• Partnership  
  • A Coaching Process. While every coaching situation presents unique challenges, an established process for guiding the coaching experience ensures that instructional coaches have all the tools they need to help teachers set and achieve their goals. 
  • Teaching Strategies. Coach partnering with teachers to modify their instruction to meet student-focused goals. 
  • Gathering Data. Data is important within coaching because it provides a way to identify goals and monitor progress. Goals need to be measured frequently 
  • Communication Beliefs & Habits. Coaches need to be effective communicators and employ effective coaching skills that reflect healthy beliefs about communication. 
  • Leadership. Leadership can be divided into two parts: leading yourself and leading others. To lead yourself, you must know your purpose and principles, how to use your time effectively, and how to take care of yourself. To lead others, a combination of ambition and humility is needed – to be reliable and ambitious for change but at the same time responsive to teachers. 
  • System support. Coaches work in settings where leaders are intentional and disciplined about providing the support that is required for coaching success to occur. Two of the most important are administrative support and time management. 

In conclusion, coaches are leaders in delivering effective coaching practice to meet the complex needs of educators and students. Becoming an effective coach requires problem, data use and interpretation, modeling, facilitative practice, performance feedback, and overall interaction style that, in combination, effectively and efficiently can result in professional growth for educators and school improvement. Thus, an effective coach not only requires specialized training but also ongoing support and accurate feedback that is useful, specific, and immediate (Reddy, Glover, Kurz, & Elliott, 2019).  


Reddy, L., Glover, T., Kurz, A., and Elliott, S., (2019) Assessing the Effectiveness and Interactions of Instructional Coaches: Initial Psychometric Evidence for the Instructional Coaching Assessments–Teacher Forms.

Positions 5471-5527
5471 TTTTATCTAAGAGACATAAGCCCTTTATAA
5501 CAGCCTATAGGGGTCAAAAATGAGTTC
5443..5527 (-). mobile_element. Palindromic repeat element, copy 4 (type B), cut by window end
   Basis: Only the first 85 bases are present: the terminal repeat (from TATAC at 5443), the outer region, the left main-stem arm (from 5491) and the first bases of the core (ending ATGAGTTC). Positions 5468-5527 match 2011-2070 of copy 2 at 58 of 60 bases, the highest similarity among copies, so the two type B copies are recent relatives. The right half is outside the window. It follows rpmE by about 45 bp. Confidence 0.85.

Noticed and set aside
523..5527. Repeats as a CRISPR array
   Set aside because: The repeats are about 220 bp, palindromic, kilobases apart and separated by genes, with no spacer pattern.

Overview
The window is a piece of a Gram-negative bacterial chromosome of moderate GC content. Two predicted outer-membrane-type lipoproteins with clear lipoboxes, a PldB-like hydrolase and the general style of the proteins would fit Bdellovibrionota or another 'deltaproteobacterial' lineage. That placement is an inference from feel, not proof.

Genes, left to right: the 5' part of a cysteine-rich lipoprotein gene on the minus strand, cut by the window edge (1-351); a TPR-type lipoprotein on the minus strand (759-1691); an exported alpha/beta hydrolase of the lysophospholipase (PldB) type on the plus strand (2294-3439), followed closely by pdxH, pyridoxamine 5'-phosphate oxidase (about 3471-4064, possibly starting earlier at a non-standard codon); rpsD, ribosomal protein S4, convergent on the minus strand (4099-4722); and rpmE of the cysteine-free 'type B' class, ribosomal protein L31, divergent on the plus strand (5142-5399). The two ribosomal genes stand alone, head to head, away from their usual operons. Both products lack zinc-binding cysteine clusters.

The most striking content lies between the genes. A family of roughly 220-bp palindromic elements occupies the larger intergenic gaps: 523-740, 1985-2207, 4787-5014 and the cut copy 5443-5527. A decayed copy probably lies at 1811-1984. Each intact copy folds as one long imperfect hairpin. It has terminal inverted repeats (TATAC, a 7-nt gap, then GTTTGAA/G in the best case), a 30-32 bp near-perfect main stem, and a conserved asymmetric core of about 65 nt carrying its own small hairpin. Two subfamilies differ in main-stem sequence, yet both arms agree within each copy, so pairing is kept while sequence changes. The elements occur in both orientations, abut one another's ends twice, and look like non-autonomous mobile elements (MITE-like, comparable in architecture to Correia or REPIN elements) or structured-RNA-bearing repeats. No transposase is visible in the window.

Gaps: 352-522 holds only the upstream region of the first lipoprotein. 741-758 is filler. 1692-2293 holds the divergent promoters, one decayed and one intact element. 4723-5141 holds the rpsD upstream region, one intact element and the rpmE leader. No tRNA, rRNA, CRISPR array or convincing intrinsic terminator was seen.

Kelly, M., and Knight, J.(2019). Seven Success Factors for Great Instructional Coaching. Instructional Coaching Group. 

3 Replies to “How to Measure Effective Coaching?”

  1. These are extremely valuable resources that coaches, their learning partners, and school leaders can use to assess the impact of coaching. Thanks for finding and sharing them. The resources from Reddy, et al, that you shared seem particularly useful. While a fair number of these assessment resources seem focused on the behavior or teachers or coaches, I am uncertain how student achievement fits in. The authors talk about student data, but it isn’t certain to me what they are measuring. In your work how will you weigh what the students are doing and learning in your appraisal of your coaching successes?

  2. Thank you Vivian for helping to make some seemingly intangible like coaching effectiveness more tangible! I found the templates you shared to be very useful. In retrospect, becoming an effective coach requires so many different skill set. I can’t agree more with you that to become an effective coach, we need specialized training, ongoing support, and accurate feedback.

  3. Vivian, this entire post was such an interesting read. I found myself struck by your comment: “However, coaches often find themselves in high-stakes, critically important roles expected to lead school reform efforts with little or no professional preparation for successfully performing such tasks.” This is the case in nearly every district in which I have worked, and I suspect that this has lengthened the time these coaches have spent doing the difficult work of figuring out how to do this job. I appreciated the concise and yet thorough overview of the roles coaches take and how to be effective in them.